Tracheostomy in the Community

tracheostomy awareness

There are many challenges to caring for a patient with a tracheostomy once discharged to the community, including limited literature on caring for these patients.. The numbers of individuals living with tracheostomy are increasing due to advances in acute care.  Although many patients are able to achieve decannulation, there are a subset of patients who remain with a long term tracheostomy.  Some of these patients will go to a rehabilitation center, while others may be discharged to the community.  Individuals with tracheostomy in the community benefit from a coordinated care process with a team of individuals including a physician, nurse, respiratory therapist, speech-language pathologist, and physical and occupational therapy.  

Individuals may require the tracheostomy for a variety of settings and may opt to live in the community.  The reasons include:

  • to bypass an upper airway obstruction
  • to provide a means for mechanical ventilation
  • to provide access to secretions via suctioning
  • to protect the airway from aspiration of secretions

 

Benefits for Community Care for Patients with Tracheostomy

The patient and family members may benefit from the patient transferring to the home environment.  Some benefits include:

  • No traveling for the family members 
  • Emotionally may be what the patient and family would like
  • Patient can access the community
  • Patient can be an active member (in some cases may return to work)

Challenges for Community Care for Patients with Tracheostomy

There are obvious benefits to living in the community, however there are also some challenges to be considered which include the following:

  •  Family living with 24 hour care or taking on care themselves
  • Tracheostomy equipment taking up space in the home
  • Limited selection of experienced care providers
  • Local medical support may not have tracheostomy training
  • Reimbursement issues

Equipment Needed for Tracheostomy Home Care

Patients discharged to the home environment should have the necessary equipment in place prior to the patient’s arrival.  The list of supplies can depend on the patient need.  However, a tracheostomy emergency box is necessary to have in close proximity to the patient with at least the following:

  • A spare tracheostomy tube a size smaller than the one in situ
  • Spare inner cannula 
  • Tracheostomy securing tapes/ties/collar 
  • Scissors 
  • Tracheostomy dressing 
  • Two sachets lubricating gel
  • Gloves (for suctioning)
  • A spare humidification device (eg. HME / stoma bib) 
  • Inner tube cleaning sponge/brush
  • Patient information
Other supplies include a cuffed tube for emergency if the patient has a cuffless tracheostomy tube, cuff manometer for cuffed tubes, 10ml syringe, bag valve mask, charged suction machine.  A trained care provider such as a respiratory therapist should check all equipment to make sure it is functioning appropriately.  All care providers should know where the emergency equipment is at all times.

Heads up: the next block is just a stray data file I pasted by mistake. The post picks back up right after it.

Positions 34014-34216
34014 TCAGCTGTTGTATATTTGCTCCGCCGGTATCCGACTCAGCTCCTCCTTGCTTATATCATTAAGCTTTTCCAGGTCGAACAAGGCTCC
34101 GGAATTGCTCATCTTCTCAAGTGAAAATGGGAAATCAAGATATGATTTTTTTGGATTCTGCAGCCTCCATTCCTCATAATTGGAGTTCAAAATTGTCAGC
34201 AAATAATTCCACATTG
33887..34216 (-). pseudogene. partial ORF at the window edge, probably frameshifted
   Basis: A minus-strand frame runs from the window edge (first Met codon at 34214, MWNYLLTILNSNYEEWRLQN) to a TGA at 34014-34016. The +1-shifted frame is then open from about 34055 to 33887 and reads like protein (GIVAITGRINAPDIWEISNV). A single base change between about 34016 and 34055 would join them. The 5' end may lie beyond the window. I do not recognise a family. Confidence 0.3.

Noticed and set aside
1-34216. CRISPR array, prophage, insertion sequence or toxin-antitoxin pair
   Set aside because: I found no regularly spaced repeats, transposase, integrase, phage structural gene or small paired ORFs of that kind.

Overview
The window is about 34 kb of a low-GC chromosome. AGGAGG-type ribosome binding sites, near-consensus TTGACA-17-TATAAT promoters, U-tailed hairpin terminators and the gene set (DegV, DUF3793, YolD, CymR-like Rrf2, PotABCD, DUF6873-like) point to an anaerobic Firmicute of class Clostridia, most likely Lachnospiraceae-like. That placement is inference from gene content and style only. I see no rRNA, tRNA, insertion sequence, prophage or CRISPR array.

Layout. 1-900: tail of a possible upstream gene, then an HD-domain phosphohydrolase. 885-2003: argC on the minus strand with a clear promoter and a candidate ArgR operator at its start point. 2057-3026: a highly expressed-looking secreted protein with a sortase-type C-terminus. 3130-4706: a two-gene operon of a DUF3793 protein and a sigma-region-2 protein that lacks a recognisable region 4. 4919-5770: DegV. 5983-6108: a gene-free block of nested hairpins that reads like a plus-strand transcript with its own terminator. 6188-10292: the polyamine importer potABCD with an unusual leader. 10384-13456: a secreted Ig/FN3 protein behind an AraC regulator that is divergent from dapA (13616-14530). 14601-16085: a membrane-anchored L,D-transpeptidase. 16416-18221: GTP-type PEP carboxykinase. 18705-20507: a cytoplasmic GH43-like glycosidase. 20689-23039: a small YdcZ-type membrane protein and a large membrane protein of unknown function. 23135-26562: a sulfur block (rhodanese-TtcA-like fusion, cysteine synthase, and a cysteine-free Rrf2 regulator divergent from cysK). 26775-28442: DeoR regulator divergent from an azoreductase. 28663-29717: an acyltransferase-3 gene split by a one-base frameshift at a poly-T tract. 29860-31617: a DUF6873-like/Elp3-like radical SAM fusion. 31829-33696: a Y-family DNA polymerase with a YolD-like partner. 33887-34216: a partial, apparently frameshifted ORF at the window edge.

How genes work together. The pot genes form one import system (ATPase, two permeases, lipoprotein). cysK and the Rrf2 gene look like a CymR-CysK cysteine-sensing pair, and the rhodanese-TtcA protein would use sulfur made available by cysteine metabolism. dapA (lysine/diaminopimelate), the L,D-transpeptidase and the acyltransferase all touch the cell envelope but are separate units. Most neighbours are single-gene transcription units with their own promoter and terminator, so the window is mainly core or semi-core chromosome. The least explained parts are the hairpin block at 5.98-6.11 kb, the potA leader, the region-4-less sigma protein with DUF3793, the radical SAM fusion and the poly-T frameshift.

Tracheostomy Care for Home Patients

Patients living at home with tracheostomy should have comprehensive tracheostomy care plan in order to manage the supplies, tracheostomy tube changes, suctioning, inner cannula changes and cleaning (if disposable), humidification needs, oxygenation, stoma care, tracheostomy ties, and cuff pressure monitoring (if the cuff is present).  

Manage the tracheostomy tube in the home setting is similar to acute care but there are some differences. In acute care equipment is sterilized, whereas in the community, a clean technique is often used. In acute care, patients have skilled clinicians care for the tracheostomy with a set of policies and procedures. In the home care setting, care support can be performed by a family member trained or a trained care via a specialist home care team.  

Education for the Patient and Family

Comprehensive education surrounding the tracheostomy and management is crucial to patient safety as the patient and family are often the main care providers in the home environment. Prior to discharge it is recommended to perform skills with a tracheostomy simulation device as well as performing care on the actual patient.  Competency assessment is recommended. 

Living with a Tracheostomy at Home

Living at home with a tracheostomy will have an impact on daily life.  There are a few things that the patient should aware of for safety.  

  • When showering or bathing, a protective cover should be used to avoid getting water inside the tracheostomy.
  • Care should be taken when near pools or water so as not to get water inside the tracheostomy tube.  Make sure not to go under water. 
  • Avoid aerosols or powders from entering the tracheostomy tube
  • Avoid hair such as from animals from entering the tracheostomy tube

Summary

Living at home with a tracheostomy may have some challenges.  However, proper education and discharge planning can reduce adverse events for a safe discharge and home experience.  

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